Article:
Programmed To Love (2001) by the aptly named Bent appeared at a time when acts under the 'chillout' banner were attracting a lot of mainstream attention in the UK, and the years have been much kinder to it than some of the other popular chillout releases from that period.

artist:
Bent

country of origin:
UK

style(s):
Lounge, downtempo pop, chilled house, ambient pop

decades active:
2000's

essential releases:

  • Programmed To Love (2001, Sport/Ministry Of Sound)
  • The Everlasting Blink (2003, Sport/Ministry Of Sound)

Reviewed by Mike G

While songs with lyrics rarely count as "pure" ambient music in my book - they're too literal for one thing - at least one song-orientated album released in 2001 achieved everything good ambient pop is capable of doing: engaging the mind, relaxing the body, and taking you off well-trodden paths to somewhere more subtle and suggestive.

That album is Programmed To Love (2001) by the aptly named Bent aka Simon Mills and Neil Tolliday. It appeared at a time when acts under the "chillout" banner were attracting a lot of mainstream attention in the UK and the years have been much kinder to it than some of the other popular chillout releases from that period. Its finely judged balance of serious and silly is aging beautifully while, for example, the jolly Englishness and comedic sampling of Lemon Jelly  now sounds rather gimmicky and annoying.

Programmed To Love is a brilliant collection of twisted downtempo tunes assembled from elements of lounge, hip hop, ambient, house music and the lush string sounds of classic easy-listening records. Bent do things that on paper sound daft but on record end up sounding sublimely daft, like "Exercise One" which samples a deadly serious sound technician giving you a rundown of his much-loved equipment. Highpoints among the album's more serious tracks include the achingly lovely single "Swollen" and the closing track "Always" which samples a performance of Ernesto Lecuona's 1940's standard "Always In My Heart" and drops it into a slow, warm house groove with lovely sighing strings.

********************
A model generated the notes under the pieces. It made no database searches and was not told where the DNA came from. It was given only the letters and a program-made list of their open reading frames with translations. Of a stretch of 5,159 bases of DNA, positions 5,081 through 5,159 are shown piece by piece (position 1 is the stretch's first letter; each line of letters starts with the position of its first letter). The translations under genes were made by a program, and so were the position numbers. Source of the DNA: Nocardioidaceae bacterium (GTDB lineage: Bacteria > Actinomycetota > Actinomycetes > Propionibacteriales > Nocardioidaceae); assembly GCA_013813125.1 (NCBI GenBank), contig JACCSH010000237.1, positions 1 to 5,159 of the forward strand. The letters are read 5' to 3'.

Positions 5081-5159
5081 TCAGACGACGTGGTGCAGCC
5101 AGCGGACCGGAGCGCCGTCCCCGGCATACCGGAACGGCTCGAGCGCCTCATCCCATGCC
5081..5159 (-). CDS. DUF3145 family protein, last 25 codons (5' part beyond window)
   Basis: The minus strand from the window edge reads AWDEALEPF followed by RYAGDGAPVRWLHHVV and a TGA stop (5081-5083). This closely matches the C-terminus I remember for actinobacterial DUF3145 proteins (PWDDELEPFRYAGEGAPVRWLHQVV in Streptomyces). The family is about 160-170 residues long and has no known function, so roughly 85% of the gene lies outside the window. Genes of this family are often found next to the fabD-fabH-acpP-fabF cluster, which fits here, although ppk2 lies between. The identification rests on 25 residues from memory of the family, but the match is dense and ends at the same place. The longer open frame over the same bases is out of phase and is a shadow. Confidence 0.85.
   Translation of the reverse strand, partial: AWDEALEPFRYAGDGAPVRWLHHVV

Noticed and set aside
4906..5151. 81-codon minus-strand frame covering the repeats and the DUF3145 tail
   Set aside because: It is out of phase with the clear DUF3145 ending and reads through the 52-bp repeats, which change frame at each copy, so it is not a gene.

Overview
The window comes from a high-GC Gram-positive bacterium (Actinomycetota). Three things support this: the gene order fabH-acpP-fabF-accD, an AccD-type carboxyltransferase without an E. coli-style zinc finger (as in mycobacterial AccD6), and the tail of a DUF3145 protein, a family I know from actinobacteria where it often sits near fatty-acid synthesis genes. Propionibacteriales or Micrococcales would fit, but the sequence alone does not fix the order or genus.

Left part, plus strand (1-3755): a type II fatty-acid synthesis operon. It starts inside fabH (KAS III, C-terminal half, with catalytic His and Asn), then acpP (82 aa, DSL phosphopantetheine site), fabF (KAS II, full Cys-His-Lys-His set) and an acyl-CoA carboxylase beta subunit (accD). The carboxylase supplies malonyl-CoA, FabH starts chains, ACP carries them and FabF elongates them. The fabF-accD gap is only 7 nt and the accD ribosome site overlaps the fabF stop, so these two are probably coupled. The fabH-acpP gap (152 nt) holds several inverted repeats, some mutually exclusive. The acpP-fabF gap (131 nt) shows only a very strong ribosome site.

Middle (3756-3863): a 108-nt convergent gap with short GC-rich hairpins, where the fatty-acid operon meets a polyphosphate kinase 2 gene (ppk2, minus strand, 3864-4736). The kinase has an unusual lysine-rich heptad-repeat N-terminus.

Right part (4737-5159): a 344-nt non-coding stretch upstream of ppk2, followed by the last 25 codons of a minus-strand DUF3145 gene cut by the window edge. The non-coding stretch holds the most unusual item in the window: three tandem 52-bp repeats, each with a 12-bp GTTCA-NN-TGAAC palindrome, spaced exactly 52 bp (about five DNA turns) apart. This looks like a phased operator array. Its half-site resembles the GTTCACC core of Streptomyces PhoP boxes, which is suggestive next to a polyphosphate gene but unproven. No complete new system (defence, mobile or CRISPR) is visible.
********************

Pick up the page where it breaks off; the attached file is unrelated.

Bent's fantastic second album The Everlasting Blink (2003) is the equal of its predecessor, every bit as cheerful, batty and brilliant. Once again the duo's genius is in sampling unlikely sources and choosing to be more than simply clever with them. What they plunder they take several steps further than most of their peers, turning out rich full-blooded songs and weirdly emotional instrumentals. "Magic Love" is a slow, sweet and warm Balearic house tune that samples 70's soft popsters Captain & Tennille. Other highlights include the fairytale-like opener "King Wisp" complete with strings, flute and harp, plus the African chants and bleepy synth stabs that overlay a primitive 60's rock jam on "Exercise Three". Guest vocalist Jon Marsh from The Beloved also appears, singing the lo-fi shuffle "Beautiful Otherness" in his trademark crisp, smooth baritone.

Subsequent albums have been less-sample based and none have captured the magic of the first two. If you want to get Bent, these are the albums to own.

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